An exhibition of epic proportions arrives at Clifton Park Museum

This autumn, step into the world of giants as a new exhibition at Clifton Park Museum celebrates the titans who have had a huge impact on Rotherham’s story.

Giants of Rotherham is a free exhibition that runs until January 2024. The upper floor rooms at Clifton Park Museum have been turned into a real-life fairy tale, sharing the true stories and quirky tales of larger-than-life characters from our town.

But there’s no beans or bone crunchers in sight. These are ordinary folk who have had their head in the clouds and feet firmly on the ground.

The team at Rotherham Museums, Arts and Heritage have collaborated with literacy hero, Richard O’Neill, and champion illustrator, Lydia Lapinski of Thoughts Make Things, to shine a light on people connected to Rotherham who have had big ideas or made mighty contributions to the community.

Go on an adventure through the different rooms to discover the inventors, entertainers, daredevils and changemakers. Lydia has created some epic illustrations which tower over the artefacts, stories and films on display.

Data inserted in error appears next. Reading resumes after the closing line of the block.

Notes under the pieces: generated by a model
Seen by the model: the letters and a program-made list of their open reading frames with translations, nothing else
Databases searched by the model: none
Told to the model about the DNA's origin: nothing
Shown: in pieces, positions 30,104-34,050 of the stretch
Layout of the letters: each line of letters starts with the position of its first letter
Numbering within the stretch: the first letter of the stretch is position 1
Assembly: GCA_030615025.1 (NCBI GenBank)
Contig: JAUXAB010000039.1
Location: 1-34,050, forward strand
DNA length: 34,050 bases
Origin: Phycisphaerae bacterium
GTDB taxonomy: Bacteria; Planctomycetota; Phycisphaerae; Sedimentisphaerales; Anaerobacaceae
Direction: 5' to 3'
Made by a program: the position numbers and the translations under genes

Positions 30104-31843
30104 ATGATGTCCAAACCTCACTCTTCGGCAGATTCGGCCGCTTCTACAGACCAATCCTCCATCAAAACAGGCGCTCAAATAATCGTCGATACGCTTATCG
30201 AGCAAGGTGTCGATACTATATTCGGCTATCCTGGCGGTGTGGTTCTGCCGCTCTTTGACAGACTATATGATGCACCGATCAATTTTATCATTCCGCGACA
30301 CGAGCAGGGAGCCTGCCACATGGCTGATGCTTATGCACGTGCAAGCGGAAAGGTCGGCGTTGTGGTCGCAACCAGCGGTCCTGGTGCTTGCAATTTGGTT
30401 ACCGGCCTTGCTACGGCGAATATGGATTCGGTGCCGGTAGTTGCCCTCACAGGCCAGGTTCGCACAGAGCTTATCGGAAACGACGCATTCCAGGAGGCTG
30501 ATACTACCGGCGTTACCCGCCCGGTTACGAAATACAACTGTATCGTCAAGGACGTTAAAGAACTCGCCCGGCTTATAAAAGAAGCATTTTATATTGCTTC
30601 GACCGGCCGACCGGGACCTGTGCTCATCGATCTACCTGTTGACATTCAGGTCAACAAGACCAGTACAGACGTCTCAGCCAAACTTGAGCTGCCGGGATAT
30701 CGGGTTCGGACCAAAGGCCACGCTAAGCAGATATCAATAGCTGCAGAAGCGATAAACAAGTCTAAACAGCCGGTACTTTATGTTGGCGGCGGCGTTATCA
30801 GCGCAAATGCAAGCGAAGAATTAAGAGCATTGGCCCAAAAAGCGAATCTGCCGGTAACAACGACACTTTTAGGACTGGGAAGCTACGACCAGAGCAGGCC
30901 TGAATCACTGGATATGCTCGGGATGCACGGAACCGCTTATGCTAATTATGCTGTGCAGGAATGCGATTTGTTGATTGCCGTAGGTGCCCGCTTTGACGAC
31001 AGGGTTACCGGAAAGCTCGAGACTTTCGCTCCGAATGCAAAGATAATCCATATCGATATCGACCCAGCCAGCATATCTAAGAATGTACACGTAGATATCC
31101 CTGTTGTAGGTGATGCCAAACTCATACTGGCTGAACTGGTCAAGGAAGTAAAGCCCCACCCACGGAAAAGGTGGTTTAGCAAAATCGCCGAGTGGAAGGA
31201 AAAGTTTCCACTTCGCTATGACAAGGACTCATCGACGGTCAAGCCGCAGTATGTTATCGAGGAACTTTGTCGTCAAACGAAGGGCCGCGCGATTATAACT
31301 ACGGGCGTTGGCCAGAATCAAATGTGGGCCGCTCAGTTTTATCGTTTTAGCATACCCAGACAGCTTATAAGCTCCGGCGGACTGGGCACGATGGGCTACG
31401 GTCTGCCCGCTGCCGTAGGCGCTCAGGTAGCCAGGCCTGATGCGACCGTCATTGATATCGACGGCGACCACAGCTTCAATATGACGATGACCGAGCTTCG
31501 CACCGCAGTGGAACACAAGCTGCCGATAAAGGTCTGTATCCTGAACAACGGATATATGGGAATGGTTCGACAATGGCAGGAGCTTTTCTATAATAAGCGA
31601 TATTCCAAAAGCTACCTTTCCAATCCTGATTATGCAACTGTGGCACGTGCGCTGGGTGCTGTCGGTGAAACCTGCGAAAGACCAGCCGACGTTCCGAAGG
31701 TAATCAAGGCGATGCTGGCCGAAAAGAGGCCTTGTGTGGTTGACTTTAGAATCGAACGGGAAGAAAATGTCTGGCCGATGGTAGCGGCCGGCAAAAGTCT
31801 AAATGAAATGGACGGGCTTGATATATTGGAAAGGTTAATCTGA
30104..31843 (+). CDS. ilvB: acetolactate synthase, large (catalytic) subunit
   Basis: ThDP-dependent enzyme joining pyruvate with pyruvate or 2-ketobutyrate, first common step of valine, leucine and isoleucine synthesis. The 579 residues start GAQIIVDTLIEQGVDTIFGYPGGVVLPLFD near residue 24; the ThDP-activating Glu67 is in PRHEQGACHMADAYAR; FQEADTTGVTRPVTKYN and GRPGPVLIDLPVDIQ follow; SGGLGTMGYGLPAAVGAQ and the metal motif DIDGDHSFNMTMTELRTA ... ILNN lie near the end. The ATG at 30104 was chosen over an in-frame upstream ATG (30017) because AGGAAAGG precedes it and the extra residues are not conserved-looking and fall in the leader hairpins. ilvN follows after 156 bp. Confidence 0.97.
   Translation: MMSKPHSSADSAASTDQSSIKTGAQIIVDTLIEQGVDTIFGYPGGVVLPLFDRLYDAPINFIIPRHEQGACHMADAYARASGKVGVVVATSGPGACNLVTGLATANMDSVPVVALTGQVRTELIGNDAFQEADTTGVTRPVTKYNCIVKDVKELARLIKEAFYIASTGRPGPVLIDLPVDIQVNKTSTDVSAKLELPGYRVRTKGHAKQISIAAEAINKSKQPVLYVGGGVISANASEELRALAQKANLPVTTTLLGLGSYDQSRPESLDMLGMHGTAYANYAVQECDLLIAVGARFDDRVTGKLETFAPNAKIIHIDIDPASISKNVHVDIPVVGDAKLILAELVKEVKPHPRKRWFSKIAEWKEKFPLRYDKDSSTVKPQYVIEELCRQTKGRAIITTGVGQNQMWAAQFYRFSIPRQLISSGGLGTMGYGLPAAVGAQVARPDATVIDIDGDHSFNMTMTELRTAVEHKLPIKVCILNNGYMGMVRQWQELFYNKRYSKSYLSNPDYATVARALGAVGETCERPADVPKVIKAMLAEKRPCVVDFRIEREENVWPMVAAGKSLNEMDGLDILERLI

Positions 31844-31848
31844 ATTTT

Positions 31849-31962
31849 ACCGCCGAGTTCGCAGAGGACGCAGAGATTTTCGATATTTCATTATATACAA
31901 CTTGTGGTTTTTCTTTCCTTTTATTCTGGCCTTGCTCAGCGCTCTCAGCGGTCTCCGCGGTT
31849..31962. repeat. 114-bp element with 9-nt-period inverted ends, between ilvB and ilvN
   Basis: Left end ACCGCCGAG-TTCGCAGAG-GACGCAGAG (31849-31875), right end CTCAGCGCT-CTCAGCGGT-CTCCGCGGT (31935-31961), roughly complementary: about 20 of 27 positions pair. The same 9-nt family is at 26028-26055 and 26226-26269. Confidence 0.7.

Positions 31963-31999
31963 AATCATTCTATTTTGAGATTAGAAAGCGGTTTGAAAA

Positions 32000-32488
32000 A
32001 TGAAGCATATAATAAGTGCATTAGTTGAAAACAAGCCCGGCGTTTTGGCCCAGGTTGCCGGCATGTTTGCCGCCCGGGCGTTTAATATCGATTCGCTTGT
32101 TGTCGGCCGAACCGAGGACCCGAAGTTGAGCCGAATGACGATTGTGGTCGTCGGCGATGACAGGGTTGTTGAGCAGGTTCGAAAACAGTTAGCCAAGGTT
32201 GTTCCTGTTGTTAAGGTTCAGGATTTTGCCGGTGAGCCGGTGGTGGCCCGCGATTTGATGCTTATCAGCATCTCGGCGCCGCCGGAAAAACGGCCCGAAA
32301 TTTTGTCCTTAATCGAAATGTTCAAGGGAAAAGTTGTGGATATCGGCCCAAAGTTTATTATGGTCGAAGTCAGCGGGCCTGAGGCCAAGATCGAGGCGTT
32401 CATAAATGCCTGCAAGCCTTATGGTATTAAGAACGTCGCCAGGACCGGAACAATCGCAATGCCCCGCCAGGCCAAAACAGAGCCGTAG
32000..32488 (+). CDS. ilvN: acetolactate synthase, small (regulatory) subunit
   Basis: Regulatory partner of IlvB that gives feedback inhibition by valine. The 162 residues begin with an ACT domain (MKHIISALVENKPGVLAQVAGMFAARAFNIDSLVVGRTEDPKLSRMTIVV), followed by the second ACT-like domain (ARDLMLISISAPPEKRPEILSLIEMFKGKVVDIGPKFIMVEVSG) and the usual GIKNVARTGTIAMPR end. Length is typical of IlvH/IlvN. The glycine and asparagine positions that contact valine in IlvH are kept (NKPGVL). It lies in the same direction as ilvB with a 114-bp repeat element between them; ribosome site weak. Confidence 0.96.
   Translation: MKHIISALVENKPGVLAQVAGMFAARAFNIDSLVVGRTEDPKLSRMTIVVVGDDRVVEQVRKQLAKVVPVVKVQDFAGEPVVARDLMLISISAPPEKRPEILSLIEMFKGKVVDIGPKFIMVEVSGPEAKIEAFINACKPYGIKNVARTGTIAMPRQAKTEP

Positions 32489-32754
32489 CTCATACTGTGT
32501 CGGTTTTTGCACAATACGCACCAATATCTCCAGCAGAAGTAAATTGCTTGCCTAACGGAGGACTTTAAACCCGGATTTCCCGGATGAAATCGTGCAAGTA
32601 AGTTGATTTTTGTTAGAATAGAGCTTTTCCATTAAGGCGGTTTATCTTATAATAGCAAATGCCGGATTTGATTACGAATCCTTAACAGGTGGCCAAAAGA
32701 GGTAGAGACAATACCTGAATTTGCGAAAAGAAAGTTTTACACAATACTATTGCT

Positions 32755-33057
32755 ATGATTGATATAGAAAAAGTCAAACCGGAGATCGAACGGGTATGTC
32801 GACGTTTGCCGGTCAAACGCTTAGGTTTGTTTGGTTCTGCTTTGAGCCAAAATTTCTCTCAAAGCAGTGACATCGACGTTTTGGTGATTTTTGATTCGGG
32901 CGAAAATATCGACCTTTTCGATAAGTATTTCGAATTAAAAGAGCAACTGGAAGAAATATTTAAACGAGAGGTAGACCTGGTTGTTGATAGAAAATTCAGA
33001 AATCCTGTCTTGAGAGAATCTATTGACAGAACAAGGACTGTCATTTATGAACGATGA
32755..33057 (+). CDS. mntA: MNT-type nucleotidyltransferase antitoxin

Along with famous and familiar names like Jive Bunny and the Chuckle Brothers, there are some stories you may not have come across before. Did you know there was a mining family from Maltby who went on to become The Great Alzanas, some of the world’s best circus performers during the 1950s and ‘60s?

Or you might remember rubbing your towel on the nose of a bronze bust in Sheffield Road swimming baths. But did you know it was a statue of Thomas Burgess, the second person to swim the English Channel?

And most people will have heard of Wentworth Woodhouse. But do you know about how Lady Mabel Smith, part of the Fitzwilliam family, gave women a sporting chance by turning the family’s vast house into a girl’s PE college.

Take a visit to learn more about the likes of the Rotherham plough, marathon man Ray Matthews, and Dorothy Greene, the archaeologist responsible for uncovering the town’s Roman origins.

The family-friendly exhibition welcomes even the smallest of visitors, with lots of hands-on elements for kids for them to make the biggest tower or try their hand at circus skills.

The museum’s outreach team is also running a free drop-in activity this half term on Tuesday 24th and Wednesday 25th October. Join textile artist Karen Hall in a printing workshop inspired by Edith Jagger who features in the exhibition. The sessions are at 10.30am-12.30pm and 1pm-3pm, suitable for children and adults. All artwork created will go on display in the museum.

For more information, visit